Mindful of the challenge ahead, Corteva Agriscience commissioned a study in 2018 across 17 countries, examining the causes of gender inequality in agriculture. The top three constraints identified were access to land, finance and leadership training. The company’s corporate 2030 sustainability goals not only commit to engaging with, and supporting women farmers to increase their productivity, incomes and sustainable agricultural practices, but also to empowering women within their communities wherever Corteva Agriscience operates. Mindful that the company cannot make the required impact alone, collaborative partnerships with many organisations have been launched to develop and deliver supportive solutions for women farmers worldwide.
In 2021, the Gordon Institute of Business Science’s (Gibs) Entrepreneurship Development Academy (EDA) was selected as Corteva Agriscience’s South African partner to teach business, managerial, entrepreneurial and leadership development skills to women agripreneurs. To raise public awareness of women’s success in agriculture and to air policy issues relating to the advancement of women in the sector across Africa, four thought leadership roundtable events were held between March and November 2021.
The roundtable events were held under the following themes:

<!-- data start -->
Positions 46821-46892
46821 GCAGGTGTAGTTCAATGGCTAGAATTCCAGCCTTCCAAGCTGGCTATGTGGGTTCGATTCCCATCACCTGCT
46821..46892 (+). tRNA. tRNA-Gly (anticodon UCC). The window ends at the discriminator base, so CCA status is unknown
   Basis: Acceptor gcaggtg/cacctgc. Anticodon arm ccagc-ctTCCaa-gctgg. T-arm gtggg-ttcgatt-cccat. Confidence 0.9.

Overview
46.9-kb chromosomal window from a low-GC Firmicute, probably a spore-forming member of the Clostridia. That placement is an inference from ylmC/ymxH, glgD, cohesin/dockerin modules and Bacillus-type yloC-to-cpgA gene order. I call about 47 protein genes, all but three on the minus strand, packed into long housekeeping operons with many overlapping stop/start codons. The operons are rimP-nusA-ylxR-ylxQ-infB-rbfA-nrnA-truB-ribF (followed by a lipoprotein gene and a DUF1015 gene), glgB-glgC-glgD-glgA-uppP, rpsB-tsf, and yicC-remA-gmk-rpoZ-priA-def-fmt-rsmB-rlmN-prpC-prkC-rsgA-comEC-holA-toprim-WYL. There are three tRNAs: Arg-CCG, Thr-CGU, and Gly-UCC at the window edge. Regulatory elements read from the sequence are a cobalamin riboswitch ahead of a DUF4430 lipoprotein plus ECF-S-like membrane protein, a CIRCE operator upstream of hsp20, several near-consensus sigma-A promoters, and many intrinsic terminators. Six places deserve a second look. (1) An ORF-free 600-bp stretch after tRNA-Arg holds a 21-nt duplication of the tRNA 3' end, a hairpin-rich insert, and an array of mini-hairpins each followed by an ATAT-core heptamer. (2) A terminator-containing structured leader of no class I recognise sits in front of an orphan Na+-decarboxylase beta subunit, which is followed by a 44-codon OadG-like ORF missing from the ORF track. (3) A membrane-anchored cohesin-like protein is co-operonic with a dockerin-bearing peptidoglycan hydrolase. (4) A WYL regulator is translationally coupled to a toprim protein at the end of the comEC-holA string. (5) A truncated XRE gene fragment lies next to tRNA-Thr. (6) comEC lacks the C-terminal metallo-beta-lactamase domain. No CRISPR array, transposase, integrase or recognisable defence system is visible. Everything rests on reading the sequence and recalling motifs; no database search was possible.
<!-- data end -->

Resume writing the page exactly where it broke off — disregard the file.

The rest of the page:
Keynote speakers, in order, were:
Organisers aimed to include a diverse range of voices in the roundtable events to provide new (often younger) entrants with maximum interaction with, and insight from, key stakeholders in the business environment that they aspire to be a part of. Experienced women farmers generously shared accessible and inspirational personal stories of mistakes made, lessons learnt and obstacles overcome on their journeys to success. Corteva Agriscience representatives not only discussed the ways in which their seeds, crop protection technologies and digital innovations provide solutions to problems, promote profitability and ensure sustainability but also spoke about the company’s corporate social responsibility ethos as it impacts farming communities worldwide.
The tone of the conversation was consistently respectful of Africa’s traditional social, economic and political heritage but also recognised that culture is not, and never has been static, and that such structures can adapt and change where they currently discriminate against women. Women farmers who have successfully challenged and dislodged inequitable gender barriers offered testimony to inspire participants towards fulfilling their potential. Business and government decision-makers were called upon to reform policies to create an enabling environment. Uncomfortable truths were aired about the existential threats to Africa’s food systems, putting forward valid reasons for stakeholders to change their practices, despite the disruption that it will cause to prevailing interests.